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AAPM Reports - Radiolabeled Antibody Tumor Dosimetry
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Report No. 040 - Radiolabeled Antibody Tumor Dosimetry (1993)

Category: Reports

Through the sponsorship of the Nuclear Medicine Committee of the American Association of Physicists in Medicine (AAPM), a Nuclear Medicine Task Group 2, “Dosimetry of Radiolabeled Antibodies” was established in July 1987 under the Chairmanship of Dr. Barry Wessels to produce reports on radiolabeled antibody dosimetry, which would include an extensive literature search and an analysis of how to approach the dosimetry to normal tissues and tumor of radiolabeled antibody therapy (radioimmunotherapy). The first report published in 1990 summarized a “Bone Marrow Dosimetry and Toxicity for Radiolabeled Antibodies” symposium held in conjunction with the 1988 American Society for Therapeutic Radiology and Oncology (ASTRO) annual meeting. In 1989, the Steering Committee on the Nuclear Medicine Task Group 2 decided at the Society of Nuclear Medicine (SNM) Annual Meeting that the new focus area for the Task Group would be tumor dosimetry for radiolabeled antibody therapy. The Task Group members and invited guests active in radiolabeled antibody research from the physics, radiation biology, nuclear medicine, and oncology communities had been invited to attend meetings to plan and prepare this report on “Radiolabeled Antibody Tumor Dosimetry.” These meetings were held in conjunction with the annual meetings of the ASTRO, the AAPM, the SNM, the “International Conference on Monoclonal Antibody Immunoconjugates for Cancer” and the “Third Conference on Radioimmunodetection and Radioimmunotherapy of Cancer.” The purpose of this report is to provide an extensive literature search and review the various approaches that are being pursued in preclinical and clinical studies to estimate tumor dosimetry associated with radioimmunotherapy (RIT), and to suggest future directions for dosimetry research in this field. Included in this report is a discussion of the radiobiological aspects of tumor dosimetry of radiolabeled antibody therapy. Radiolabeled monoclonal antibodies (MoAbs) offer the potential of highly localized, targeted radiation treatment of cancer. The effectiveness of radiation treatment of malignant disease is correlated with the total dose delivered, with increasing dose producing increasing cell kill. Similarly, normal tissue damage is also directly related to the total dose deposited. The ability to quantify the dose delivered to tumor and normal tissues when using radiolabeled MoAbs has been a perplexing problem. As noted in the review of a National Cancer Institute workshop, 2 techniques for evaluating the dosimetry of radiolabeled antibody therapy are essential to support the development of RIT in the treatment of neoplastic diseases. Radiation dosimetry is important for treatment planning and the assessment of results. It is necessary to determine the quantity of radiolabeled antibody to administer to maximize the radiation dose to the tumor while not exceeding tolerance levels of critical normal tissues, In contrast to external beam radiation therapy dosimetry, the tumor dosimetry for radiolabeled antibody therapy is dependent on a number of variables including: ( 1) kinetics of biodistribution, tumor uptake and retention of the radiolabeled antibody, (2) the uniformity of distribution of the radiolabeled antibody within tumor, (3) the radionuclide attached to the antibody, and (4) the radiobiological response of tumor cells to continuously decreasing low-doserate radiation. The 12 papers in this special issue of Medical Physics summarize the problems, various techniques that are being used to estimate the tumor dosimetry associated with radiolabeled antibody therapy, and future directions as highlighted below.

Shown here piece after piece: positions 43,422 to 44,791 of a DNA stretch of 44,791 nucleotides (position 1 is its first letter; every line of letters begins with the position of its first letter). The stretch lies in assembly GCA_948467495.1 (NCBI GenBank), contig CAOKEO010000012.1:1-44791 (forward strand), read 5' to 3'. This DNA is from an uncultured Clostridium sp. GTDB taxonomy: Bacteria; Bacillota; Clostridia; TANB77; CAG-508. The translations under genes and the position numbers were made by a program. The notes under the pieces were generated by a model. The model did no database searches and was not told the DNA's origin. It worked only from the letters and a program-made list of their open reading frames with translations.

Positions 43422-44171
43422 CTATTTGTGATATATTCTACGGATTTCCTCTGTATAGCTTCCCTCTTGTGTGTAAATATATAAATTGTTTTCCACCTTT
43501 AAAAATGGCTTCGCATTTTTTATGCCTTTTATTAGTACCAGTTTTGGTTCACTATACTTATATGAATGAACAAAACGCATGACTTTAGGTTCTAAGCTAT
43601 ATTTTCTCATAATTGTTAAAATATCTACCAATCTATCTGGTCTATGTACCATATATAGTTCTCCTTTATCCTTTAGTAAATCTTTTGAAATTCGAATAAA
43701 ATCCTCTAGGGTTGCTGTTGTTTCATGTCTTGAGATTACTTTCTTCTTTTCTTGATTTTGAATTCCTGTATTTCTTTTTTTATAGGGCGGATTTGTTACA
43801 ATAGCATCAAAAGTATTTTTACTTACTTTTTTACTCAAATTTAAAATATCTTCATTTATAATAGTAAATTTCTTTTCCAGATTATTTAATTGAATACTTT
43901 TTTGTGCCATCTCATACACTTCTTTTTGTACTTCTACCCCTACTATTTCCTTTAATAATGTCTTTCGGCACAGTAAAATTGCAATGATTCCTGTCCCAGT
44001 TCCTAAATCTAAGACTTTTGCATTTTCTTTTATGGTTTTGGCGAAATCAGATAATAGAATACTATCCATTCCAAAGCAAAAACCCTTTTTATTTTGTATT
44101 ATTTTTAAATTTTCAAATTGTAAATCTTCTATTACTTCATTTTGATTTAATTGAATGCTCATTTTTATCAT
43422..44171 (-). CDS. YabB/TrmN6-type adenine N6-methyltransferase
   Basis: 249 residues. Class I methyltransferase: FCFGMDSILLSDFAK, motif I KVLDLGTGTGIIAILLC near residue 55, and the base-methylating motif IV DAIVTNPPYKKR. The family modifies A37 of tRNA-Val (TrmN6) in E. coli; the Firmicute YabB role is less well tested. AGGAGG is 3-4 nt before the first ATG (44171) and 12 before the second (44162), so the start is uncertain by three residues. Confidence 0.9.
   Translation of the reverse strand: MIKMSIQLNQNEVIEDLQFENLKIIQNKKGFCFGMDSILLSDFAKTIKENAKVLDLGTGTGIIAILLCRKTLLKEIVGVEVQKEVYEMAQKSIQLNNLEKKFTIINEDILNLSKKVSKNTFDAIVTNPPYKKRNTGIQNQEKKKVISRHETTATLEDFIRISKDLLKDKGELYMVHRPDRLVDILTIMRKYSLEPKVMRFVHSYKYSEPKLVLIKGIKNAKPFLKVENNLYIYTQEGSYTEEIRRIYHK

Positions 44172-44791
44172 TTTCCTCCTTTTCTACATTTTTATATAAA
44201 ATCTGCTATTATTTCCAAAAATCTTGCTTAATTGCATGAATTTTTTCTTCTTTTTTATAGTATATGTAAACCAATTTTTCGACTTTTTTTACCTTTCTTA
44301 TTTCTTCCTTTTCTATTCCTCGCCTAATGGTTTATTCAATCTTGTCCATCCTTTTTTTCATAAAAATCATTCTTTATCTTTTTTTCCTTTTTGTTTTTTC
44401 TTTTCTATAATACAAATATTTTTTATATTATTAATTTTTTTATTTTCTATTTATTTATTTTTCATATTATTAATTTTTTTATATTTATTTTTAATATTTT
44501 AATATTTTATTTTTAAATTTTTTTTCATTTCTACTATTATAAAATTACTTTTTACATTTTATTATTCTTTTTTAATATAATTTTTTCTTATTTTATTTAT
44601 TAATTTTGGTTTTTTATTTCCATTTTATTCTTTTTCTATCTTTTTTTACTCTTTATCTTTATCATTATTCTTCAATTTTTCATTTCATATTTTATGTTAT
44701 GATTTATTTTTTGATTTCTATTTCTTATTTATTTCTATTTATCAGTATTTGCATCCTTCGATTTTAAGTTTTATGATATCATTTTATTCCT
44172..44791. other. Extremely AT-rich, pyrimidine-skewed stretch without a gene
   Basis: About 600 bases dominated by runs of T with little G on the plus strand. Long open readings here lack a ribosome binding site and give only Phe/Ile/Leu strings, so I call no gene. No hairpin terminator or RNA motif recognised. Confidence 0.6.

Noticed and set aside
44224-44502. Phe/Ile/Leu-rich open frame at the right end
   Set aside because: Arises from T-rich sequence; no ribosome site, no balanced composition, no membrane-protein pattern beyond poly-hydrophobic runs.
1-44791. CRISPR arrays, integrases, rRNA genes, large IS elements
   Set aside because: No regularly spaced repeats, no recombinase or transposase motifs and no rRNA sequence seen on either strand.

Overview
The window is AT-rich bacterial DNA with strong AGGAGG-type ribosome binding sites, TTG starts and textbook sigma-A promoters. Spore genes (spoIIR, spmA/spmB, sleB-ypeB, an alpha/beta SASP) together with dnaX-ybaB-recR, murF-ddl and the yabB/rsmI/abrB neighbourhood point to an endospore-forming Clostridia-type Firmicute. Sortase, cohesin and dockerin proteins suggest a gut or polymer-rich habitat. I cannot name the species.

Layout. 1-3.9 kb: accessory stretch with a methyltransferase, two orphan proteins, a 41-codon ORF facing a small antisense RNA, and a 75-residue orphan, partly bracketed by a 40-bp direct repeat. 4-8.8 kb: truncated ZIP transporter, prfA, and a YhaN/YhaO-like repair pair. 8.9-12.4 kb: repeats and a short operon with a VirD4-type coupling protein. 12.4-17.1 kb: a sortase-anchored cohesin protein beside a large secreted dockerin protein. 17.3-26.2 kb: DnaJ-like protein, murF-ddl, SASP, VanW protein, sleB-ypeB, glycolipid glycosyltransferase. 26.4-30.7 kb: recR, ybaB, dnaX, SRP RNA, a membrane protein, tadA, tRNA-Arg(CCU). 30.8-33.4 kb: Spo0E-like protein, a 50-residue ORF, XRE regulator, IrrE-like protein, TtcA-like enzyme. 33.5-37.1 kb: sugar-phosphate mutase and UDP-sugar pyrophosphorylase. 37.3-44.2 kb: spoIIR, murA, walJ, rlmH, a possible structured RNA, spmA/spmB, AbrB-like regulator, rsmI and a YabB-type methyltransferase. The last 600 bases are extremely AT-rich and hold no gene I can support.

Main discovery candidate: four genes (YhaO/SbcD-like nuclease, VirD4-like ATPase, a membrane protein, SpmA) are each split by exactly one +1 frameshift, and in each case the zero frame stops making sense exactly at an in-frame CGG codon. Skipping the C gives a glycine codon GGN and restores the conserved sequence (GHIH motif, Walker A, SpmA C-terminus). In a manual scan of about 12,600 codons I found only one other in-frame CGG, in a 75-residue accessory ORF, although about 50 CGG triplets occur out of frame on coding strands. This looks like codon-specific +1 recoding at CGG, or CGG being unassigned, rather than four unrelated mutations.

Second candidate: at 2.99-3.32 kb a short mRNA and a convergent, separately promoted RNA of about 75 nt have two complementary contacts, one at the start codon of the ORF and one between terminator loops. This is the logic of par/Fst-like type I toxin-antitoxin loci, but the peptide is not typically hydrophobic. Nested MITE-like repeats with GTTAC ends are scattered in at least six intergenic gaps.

Medical Physics, 20, 499-501
ISBN: 978-1-563962-33-2

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Keywords: Radioimmunotherapy, Dosimetry , Beta Emitters, Radiobiology
Nuclear Medicine Committee Task Group #2

Barry W. Wessels, A. Bertrand Brill, Donald J. Buchsbaum, Laurence P. Clarke, Darrell R. Fisher, John L. Humm, Timothy K. Johnson, Jerry L. Klein, Kenneth F. Koral, Cheuk S. Kwok, Virginia Langmuir, Peter K. Leichner, Daniel J. Macey, George Sgouros, Jeffry A. Siegel, Edward A. Silverstein, Mike Stabin, Sven-Erik Strand, Evelyn E. Watson, Lawrence E. Williams, Latresla A. Wilson, Ellen D. Yorke, Pat Zanzonico

Committee Responsible: Nuclear Medicine Subcommittee

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